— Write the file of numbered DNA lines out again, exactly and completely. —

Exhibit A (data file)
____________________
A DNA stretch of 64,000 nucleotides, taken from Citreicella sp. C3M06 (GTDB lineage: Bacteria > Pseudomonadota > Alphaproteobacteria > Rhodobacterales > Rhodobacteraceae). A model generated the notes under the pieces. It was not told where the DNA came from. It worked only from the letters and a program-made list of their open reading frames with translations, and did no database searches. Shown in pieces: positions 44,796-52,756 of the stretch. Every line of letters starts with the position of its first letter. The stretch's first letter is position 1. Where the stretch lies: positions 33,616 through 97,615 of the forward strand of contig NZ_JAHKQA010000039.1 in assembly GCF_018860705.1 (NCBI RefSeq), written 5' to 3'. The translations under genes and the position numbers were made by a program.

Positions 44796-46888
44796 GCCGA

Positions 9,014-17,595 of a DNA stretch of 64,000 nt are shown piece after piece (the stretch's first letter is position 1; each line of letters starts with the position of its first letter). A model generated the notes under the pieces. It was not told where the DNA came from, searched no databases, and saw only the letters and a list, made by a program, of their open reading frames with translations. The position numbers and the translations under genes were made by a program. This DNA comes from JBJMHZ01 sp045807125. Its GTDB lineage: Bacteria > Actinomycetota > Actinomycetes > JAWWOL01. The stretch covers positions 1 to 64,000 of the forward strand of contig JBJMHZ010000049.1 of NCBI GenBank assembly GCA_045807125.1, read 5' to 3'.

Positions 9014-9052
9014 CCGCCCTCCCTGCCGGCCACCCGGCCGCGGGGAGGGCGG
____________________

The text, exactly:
A DNA stretch of 64,000 nucleotides, taken from Citreicella sp. C3M06 (GTDB lineage: Bacteria > Pseudomonadota > Alphaproteobacteria > Rhodobacterales > Rhodobacteraceae). A model generated the notes under the pieces. It was not told where the DNA came from. It worked only from the letters and a program-made list of their open reading frames with translations, and did no database searches. Shown in pieces: positions 44,796-52,756 of the stretch. Every line of letters starts with the position of its first letter. The stretch's first letter is position 1. Where the stretch lies: positions 33,616 through 97,615 of the forward strand of contig NZ_JAHKQA010000039.1 in assembly GCF_018860705.1 (NCBI RefSeq), written 5' to 3'. The translations under genes and the position numbers were made by a program.

Positions 44796-46888
44796 GCCGA

Positions 9,014-17,595 of a DNA stretch of 64,000 nt are shown piece after piece (the stretch's first letter is position 1; each line of letters starts with the position of its first letter). A model generated the notes under the pieces. It was not told where the DNA came from, searched no databases, and saw only the letters and a list, made by a program, of their open reading frames with translations. The position numbers and the translations under genes were made by a program. This DNA comes from JBJMHZ01 sp045807125. Its GTDB lineage: Bacteria > Actinomycetota > Actinomycetes > JAWWOL01. The stretch covers positions 1 to 64,000 of the forward strand of contig JBJMHZ010000049.1 of NCBI GenBank assembly GCA_045807125.1, read 5' to 3'.

Positions 9014-9052
9014 CCGCCCTCCCTGCCGGCCACCCGGCCGCGGGGAGGGCGG